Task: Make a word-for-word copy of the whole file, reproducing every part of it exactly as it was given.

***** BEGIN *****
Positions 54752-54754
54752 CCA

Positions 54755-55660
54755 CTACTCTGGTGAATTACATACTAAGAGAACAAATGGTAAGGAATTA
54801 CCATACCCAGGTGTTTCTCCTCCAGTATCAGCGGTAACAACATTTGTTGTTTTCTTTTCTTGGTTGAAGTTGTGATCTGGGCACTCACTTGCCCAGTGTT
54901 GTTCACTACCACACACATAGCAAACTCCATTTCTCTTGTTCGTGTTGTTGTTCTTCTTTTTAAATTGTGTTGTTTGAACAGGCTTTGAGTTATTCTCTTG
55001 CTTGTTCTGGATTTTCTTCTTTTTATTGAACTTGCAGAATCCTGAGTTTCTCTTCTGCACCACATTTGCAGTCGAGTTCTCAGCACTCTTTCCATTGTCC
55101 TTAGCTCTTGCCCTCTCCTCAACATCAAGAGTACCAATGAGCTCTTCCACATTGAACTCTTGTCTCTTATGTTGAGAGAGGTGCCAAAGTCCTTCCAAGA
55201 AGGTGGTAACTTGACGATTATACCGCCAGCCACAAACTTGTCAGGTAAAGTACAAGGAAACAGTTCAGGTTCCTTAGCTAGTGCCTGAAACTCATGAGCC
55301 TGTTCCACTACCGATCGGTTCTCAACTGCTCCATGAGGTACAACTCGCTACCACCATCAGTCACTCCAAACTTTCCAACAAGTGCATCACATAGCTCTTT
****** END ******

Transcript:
Positions 54752-54754
54752 CCA

Positions 54755-55660
54755 CTACTCTGGTGAATTACATACTAAGAGAACAAATGGTAAGGAATTA
54801 CCATACCCAGGTGTTTCTCCTCCAGTATCAGCGGTAACAACATTTGTTGTTTTCTTTTCTTGGTTGAAGTTGTGATCTGGGCACTCACTTGCCCAGTGTT
54901 GTTCACTACCACACACATAGCAAACTCCATTTCTCTTGTTCGTGTTGTTGTTCTTCTTTTTAAATTGTGTTGTTTGAACAGGCTTTGAGTTATTCTCTTG
55001 CTTGTTCTGGATTTTCTTCTTTTTATTGAACTTGCAGAATCCTGAGTTTCTCTTCTGCACCACATTTGCAGTCGAGTTCTCAGCACTCTTTCCATTGTCC
55101 TTAGCTCTTGCCCTCTCCTCAACATCAAGAGTACCAATGAGCTCTTCCACATTGAACTCTTGTCTCTTATGTTGAGAGAGGTGCCAAAGTCCTTCCAAGA
55201 AGGTGGTAACTTGACGATTATACCGCCAGCCACAAACTTGTCAGGTAAAGTACAAGGAAACAGTTCAGGTTCCTTAGCTAGTGCCTGAAACTCATGAGCC
55301 TGTTCCACTACCGATCGGTTCTCAACTGCTCCATGAGGTACAACTCGCTACCACCATCAGTCACTCCAAACTTTCCAACAAGTGCATCACATAGCTCTTT